ARIZONA REPUBLIC: Supreme Court refuses to stop Arizona Clean Elections law

June 2, 2010
Alia Beard Rau

 

The U.S. Supreme Court on Tuesday issued a one-sentence denial to an emergency request to halt the matching-funds portion of Arizona's publicly funded Clean Elections program. Within hours, the attorneys representing matching-funds opponents asked the high court to reconsider.

Justice Anthony Kennedy's order left open the door for the attorneys to refile, as long as they also ask the court to hear the case itself. The attorneys had asked only that the court block the disbursal of funds.

"The court appears to want assurance that the injunction would not last forever and that it would have the chance to decide the merits of the case," Goldwater Institute attorney Clint Bolick said.

The Goldwater Institute and the Institute for Justice are representing several current and former Republican candidates in a lawsuit challenging the constitutionality of the matching-funds portion of the voter-approved program. Clean Elections participants get some public funding up front and can get additional public funds if an opponent running as a traditional candidate spends more money - their own or their donors' - than the lump sum Clean Elections candidates received initially. The plaintiffs say they limited their own campaign spending to avoid triggering those matching funds to Clean Elections opponents, in effect chilling their own freedom of speech.

The plaintiffs asked the Supreme Court to intervene after a May 21 appellate ruling in favor of Clean Elections. The plaintiffs' new request says that they also will ask the high court to hear the full case, said Nick Dranias, another Goldwater attorney.

Dranias said the court could still issue an emergency halt to matching funds before the state starts handing out the money on June 22. And if the court again denies the request, the attorneys can still ask for a rehearing before the 9th U.S. Circuit Court of Appeals, he said.

"Everybody should hold on to their hats," Dranias said. "This battle will be fought out in the trenches over the next three weeks at least. It will be fast-moving, there will be lots of different decisions coming in, and it may be June 22 before we know what's going to happen."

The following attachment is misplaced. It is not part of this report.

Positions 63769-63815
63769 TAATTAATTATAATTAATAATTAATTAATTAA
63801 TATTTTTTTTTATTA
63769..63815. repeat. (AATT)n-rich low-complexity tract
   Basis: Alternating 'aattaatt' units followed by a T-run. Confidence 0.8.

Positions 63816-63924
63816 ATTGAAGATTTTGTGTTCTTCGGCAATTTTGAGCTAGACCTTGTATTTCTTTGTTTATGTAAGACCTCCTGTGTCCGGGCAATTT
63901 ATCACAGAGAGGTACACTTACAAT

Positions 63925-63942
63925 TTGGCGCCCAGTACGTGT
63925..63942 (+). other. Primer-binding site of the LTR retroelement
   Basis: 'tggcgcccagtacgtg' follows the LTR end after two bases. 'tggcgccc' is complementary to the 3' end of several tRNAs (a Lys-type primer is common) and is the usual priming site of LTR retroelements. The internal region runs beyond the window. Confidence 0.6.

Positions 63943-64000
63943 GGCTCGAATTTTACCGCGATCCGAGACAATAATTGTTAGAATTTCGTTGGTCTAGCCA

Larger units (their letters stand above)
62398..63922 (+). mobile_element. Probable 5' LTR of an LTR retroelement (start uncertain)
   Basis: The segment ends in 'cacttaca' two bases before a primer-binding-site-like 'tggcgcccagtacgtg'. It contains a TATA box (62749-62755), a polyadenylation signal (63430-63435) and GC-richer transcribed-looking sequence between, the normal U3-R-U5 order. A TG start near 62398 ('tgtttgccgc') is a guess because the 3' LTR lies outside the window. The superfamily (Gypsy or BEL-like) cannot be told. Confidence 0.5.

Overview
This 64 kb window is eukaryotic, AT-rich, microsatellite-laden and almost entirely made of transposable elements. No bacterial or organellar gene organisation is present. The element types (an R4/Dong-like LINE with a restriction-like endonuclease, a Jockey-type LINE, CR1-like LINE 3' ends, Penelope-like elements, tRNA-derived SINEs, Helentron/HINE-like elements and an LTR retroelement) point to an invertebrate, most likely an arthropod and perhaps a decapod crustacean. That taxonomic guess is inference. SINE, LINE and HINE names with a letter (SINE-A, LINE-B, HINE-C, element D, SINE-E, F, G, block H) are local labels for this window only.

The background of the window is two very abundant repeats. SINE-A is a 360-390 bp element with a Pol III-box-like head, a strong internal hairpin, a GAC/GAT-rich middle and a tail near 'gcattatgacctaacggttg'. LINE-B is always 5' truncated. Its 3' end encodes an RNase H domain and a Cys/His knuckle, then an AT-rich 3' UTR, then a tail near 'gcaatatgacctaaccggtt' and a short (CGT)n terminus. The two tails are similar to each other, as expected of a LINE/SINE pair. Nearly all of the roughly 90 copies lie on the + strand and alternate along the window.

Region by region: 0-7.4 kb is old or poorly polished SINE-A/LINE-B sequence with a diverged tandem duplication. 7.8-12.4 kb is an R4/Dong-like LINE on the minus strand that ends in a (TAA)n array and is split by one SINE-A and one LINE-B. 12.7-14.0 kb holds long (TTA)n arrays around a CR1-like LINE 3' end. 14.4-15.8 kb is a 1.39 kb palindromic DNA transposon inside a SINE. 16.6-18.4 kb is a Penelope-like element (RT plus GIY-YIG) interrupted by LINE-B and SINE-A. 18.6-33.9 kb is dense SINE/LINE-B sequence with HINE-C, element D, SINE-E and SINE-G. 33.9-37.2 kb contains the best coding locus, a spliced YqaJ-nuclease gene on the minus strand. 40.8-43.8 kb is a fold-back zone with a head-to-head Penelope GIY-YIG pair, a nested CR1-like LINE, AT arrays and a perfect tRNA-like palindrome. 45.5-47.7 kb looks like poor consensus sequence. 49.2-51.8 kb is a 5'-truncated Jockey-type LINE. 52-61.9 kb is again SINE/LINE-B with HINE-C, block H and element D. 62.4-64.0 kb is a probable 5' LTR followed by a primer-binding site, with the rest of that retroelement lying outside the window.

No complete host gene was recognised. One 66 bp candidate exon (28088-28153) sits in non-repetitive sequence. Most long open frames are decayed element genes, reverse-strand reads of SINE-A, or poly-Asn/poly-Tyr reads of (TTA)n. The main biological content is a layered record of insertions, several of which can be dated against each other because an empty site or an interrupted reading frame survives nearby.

Early voting begins July 29 for the Aug. 24 primary election. As of Tuesday, 132 candidates have signed up as Clean Elections candidates for the primary. The race likely to be the most affected by matching funds is the one for governor.

Finance reports released Tuesday show that Yavapai County businessman Buz Mills, a Republican, had spent $2.3 million as of May 31. That means each of the three Republicans running under Clean Elections, Gov. Jan Brewer, state Treasurer Dean Martin and Tom Gordon, is due to get the maximum $1.4 million in matching funds in addition to their initial $707,447.

GOP gubernatorial candidate John Munger said Tuesday that he was dropping out of the race, primarily because of the Supreme Court ruling. Munger is not running under Clean Elections and therefore not eligible for any funds, putting him at a financial disadvantage. He called matching funds "an insurmountable obstacle" to his campaign.

Martin, who is also one of the plaintiffs opposing matching funds, said that although the Supreme Court ruling does financially benefit his campaign, it is a loss for the state. He said he had to run as a Clean Elections candidate to be competitive, particularly in his race against Mills.

"If we had won, I would have had less money for my campaign, which I was OK with," Martin said. "I like the Constitution more than I do my own personal campaign."

Todd Lang, executive director for the Clean Elections Commission, said in a statement Tuesday that matching funds are vital to a fair campaign.

"Matching funds add viewpoints to the marketplace of ideas," he said. "These funds enable voters to hear both sides of the story and add to a robust debate."

Two weeks ago, a three-judge panel of 9th Circuit unanimously agreed, saying that matching funds impose a "minimal burden" on First Amendment rights.

The panel went on to say that Arizona has a "long history" of political corruption and that matching funds are important to reducing that corruption.

"The more candidates that run with public funding, the smaller the appearance among Arizona elected officials of being susceptible to quid pro quo corruption," the ruling stated